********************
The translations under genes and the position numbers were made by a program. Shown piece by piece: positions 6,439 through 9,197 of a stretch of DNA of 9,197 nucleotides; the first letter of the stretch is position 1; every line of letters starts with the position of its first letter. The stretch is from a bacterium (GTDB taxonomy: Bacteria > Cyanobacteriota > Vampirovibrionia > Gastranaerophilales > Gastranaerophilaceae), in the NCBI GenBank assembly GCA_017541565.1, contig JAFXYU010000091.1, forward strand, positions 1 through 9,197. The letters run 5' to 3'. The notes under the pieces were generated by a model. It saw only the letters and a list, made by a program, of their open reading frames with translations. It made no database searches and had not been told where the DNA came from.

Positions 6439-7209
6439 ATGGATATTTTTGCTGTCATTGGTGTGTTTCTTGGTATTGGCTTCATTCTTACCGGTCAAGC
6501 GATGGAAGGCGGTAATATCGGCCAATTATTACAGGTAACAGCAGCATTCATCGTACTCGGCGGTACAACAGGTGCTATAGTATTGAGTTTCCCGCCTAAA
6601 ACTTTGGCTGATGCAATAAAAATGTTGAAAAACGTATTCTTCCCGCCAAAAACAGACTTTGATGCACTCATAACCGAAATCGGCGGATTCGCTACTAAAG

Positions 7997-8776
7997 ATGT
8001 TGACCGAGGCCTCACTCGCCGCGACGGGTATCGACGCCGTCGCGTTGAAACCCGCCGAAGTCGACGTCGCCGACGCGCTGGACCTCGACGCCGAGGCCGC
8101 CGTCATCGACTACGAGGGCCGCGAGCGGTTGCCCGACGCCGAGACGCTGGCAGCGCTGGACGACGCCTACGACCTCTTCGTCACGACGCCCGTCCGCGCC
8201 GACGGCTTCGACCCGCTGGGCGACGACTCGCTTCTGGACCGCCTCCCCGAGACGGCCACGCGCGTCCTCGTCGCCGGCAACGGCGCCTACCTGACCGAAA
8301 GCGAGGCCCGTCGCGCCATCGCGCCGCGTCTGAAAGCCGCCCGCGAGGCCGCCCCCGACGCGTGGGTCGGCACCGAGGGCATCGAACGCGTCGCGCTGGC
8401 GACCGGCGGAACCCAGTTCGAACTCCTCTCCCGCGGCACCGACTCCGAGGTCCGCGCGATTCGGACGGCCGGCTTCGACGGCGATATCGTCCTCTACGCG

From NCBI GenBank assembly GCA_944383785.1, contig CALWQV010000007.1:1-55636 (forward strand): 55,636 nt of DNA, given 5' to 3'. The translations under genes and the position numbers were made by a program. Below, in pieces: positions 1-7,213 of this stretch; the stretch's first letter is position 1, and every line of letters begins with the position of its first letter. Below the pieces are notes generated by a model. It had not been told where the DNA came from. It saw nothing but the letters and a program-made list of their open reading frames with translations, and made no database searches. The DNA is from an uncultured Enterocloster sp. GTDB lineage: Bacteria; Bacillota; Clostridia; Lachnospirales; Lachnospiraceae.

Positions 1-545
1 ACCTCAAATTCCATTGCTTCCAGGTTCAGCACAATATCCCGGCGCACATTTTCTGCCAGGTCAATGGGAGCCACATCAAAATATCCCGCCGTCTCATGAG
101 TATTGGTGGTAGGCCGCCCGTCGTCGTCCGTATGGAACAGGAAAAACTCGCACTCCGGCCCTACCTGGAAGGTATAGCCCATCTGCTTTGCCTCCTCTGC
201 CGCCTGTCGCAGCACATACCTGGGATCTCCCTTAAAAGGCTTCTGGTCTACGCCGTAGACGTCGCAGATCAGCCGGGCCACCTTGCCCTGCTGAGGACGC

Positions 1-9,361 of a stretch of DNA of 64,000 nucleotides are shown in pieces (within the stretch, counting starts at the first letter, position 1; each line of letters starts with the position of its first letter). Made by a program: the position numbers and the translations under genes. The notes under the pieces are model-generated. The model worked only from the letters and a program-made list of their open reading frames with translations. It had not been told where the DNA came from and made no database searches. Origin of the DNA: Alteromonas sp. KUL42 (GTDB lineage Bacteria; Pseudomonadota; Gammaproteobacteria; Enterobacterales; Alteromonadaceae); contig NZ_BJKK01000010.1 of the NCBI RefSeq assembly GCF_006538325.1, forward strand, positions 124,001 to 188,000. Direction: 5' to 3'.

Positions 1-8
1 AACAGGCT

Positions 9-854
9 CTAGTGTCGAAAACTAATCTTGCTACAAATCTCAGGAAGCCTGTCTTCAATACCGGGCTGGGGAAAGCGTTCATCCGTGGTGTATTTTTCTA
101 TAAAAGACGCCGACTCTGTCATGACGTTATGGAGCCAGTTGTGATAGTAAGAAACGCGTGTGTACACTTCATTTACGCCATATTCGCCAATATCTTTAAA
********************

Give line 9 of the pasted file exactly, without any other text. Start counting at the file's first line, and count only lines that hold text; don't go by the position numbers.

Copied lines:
8101 CGTCATCGACTACGAGGGCCGCGAGCGGTTGCCCGACGCCGAGACGCTGGCAGCGCTGGACGACGCCTACGACCTCTTCGTCACGACGCCCGTCCGCGCC